Machu Picchu and Huayna Picchu

Nicki and Anthony at the top of Huayna Picchu

On September 12, we took our long-planned trip to Machu Picchu. The train ride to the Machupicchu District (the pueblo is spelled as one word) was interesting, taking us along the Urubamba River between tall, steep mountains that gradually became lush jungle.

According to Wikipedia, archaeologists believe that Machu Picchu was constructed as an estate for the Inca emperor Pachacuti (1438–1472). Often referred to as the “Lost City of the Incas”, it is the most familiar icon of Inca civilization. The Incas built the estate around 1450 but abandoned it a century later, at the time of the Spanish conquest. According to the radiocarbon dating, it was occupied from 1420–1532.

After touring Machu Picchu, we hiked up Huayna Picchu, the mountain peak that rises across from Machu Picchu. The Incas built a trail up the side of the Huayna Picchu and built temples and terraces on its top. The peak of Huayna Picchu is 2,693 meters (8,835 ft) above sea level, or about 260 meters (850 ft) higher than Machu Picchu. The Inca trail up Huayna Picchu is sometimes terrifying to climb, but we took it a step at a time. Needless to say, the view from the peak was incredible.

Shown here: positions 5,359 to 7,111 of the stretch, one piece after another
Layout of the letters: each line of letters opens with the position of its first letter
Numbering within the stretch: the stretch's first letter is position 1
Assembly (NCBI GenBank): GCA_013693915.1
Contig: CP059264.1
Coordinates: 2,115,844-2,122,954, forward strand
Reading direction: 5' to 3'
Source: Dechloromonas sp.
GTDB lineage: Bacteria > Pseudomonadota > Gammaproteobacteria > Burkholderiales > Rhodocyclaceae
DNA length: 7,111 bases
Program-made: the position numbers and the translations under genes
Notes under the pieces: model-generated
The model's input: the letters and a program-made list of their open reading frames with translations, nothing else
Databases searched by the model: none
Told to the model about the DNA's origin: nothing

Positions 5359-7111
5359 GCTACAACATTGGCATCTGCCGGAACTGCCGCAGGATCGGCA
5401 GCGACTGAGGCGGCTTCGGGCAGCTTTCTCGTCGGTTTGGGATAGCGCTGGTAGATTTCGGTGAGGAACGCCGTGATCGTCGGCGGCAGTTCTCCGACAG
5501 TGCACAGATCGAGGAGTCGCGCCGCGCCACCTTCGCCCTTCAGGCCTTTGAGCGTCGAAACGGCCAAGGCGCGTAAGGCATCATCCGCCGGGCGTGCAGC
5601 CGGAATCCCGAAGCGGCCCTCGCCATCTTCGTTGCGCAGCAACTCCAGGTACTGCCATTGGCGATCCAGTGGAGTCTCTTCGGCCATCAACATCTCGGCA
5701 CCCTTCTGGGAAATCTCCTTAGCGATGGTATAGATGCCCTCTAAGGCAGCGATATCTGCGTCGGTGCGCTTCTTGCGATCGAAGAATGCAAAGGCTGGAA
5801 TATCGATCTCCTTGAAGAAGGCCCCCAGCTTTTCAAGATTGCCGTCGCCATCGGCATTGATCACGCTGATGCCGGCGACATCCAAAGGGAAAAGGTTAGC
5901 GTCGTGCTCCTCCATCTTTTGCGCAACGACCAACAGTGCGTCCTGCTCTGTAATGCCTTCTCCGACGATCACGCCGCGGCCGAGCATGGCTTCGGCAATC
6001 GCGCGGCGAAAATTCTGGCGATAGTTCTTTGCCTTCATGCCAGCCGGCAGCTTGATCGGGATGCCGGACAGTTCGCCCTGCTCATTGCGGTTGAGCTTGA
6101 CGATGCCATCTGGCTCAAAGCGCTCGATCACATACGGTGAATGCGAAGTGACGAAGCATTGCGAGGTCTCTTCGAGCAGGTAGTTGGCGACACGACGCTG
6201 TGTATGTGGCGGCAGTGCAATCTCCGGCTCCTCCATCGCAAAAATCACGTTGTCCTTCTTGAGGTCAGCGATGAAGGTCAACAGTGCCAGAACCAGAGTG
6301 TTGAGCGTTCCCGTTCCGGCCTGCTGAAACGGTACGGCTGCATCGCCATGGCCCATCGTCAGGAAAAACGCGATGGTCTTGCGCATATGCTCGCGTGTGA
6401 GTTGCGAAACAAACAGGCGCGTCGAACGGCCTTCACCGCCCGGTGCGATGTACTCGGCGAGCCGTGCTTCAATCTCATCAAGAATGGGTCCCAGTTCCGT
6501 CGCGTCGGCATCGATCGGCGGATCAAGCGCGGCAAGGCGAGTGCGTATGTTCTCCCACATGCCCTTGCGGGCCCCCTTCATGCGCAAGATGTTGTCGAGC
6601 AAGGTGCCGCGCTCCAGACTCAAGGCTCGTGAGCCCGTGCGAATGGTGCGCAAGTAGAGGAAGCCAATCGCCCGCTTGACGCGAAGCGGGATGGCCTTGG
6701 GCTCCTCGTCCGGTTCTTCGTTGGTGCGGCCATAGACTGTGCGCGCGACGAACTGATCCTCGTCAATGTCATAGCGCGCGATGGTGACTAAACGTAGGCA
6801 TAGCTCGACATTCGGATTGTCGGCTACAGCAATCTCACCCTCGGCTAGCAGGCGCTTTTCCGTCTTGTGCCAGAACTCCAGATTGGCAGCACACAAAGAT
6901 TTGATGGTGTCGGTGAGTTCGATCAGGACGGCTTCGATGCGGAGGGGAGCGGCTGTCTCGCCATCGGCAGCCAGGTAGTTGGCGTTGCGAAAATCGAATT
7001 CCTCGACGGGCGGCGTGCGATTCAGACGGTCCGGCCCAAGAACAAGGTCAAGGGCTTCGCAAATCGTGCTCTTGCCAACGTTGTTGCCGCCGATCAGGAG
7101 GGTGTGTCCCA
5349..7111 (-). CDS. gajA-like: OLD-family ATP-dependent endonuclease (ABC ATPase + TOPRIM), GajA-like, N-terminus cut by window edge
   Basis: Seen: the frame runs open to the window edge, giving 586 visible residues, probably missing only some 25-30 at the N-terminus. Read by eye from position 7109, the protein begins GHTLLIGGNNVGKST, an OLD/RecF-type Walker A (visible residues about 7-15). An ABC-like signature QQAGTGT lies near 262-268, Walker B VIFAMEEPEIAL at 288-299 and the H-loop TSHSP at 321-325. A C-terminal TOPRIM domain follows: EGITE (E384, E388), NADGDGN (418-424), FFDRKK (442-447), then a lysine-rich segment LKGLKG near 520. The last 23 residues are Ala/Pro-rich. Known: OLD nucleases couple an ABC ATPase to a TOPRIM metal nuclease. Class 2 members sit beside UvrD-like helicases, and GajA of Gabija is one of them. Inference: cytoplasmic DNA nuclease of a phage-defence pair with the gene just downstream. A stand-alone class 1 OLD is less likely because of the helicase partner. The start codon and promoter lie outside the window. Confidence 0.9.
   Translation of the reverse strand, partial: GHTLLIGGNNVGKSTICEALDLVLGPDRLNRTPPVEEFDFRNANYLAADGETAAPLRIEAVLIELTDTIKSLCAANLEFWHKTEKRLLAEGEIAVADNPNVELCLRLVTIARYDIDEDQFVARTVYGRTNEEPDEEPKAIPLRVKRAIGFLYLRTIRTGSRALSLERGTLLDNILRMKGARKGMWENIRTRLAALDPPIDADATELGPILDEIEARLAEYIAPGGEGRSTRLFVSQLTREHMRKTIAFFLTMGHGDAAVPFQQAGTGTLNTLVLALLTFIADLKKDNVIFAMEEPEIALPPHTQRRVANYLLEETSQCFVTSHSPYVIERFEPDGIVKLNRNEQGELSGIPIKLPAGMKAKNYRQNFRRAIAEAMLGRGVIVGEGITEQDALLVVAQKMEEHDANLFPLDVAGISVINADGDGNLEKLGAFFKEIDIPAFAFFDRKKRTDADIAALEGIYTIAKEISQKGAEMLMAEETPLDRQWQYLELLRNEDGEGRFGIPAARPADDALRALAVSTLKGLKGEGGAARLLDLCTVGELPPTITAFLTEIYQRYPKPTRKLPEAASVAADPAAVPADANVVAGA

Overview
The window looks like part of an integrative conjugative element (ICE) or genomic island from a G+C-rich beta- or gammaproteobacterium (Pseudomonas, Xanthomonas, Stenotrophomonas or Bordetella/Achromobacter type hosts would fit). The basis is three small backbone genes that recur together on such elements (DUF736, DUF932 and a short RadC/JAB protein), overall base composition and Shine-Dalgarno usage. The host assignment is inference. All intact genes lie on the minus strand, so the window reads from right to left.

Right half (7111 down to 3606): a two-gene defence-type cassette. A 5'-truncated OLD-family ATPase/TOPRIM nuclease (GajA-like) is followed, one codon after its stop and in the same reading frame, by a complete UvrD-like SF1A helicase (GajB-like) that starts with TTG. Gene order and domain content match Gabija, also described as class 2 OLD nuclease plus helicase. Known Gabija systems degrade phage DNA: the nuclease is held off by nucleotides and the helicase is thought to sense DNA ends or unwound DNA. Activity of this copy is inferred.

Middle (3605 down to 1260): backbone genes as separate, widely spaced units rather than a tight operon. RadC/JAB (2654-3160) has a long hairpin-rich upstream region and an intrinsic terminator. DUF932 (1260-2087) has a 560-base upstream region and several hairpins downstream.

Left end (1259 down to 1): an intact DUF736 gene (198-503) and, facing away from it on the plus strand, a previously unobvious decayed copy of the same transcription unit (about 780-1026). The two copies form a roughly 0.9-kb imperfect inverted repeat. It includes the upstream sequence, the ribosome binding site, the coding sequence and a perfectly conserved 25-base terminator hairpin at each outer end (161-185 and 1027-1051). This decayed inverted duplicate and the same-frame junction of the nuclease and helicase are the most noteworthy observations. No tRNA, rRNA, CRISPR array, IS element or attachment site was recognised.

On the train ride back to Urubamba, the train stopped briefly and children from the local village gathered and waved, begging for something to eat. Many on the train tossed packaged snacks and cookies out the window, which the children readily grabbed.

This day was both memorable and exhausting – certainly an experience of a lifetime.

About Kevin Forth

Always learning, Kevin is an IT professional that likes to tinker with electronics, motorcycles, and whatever he can take apart.

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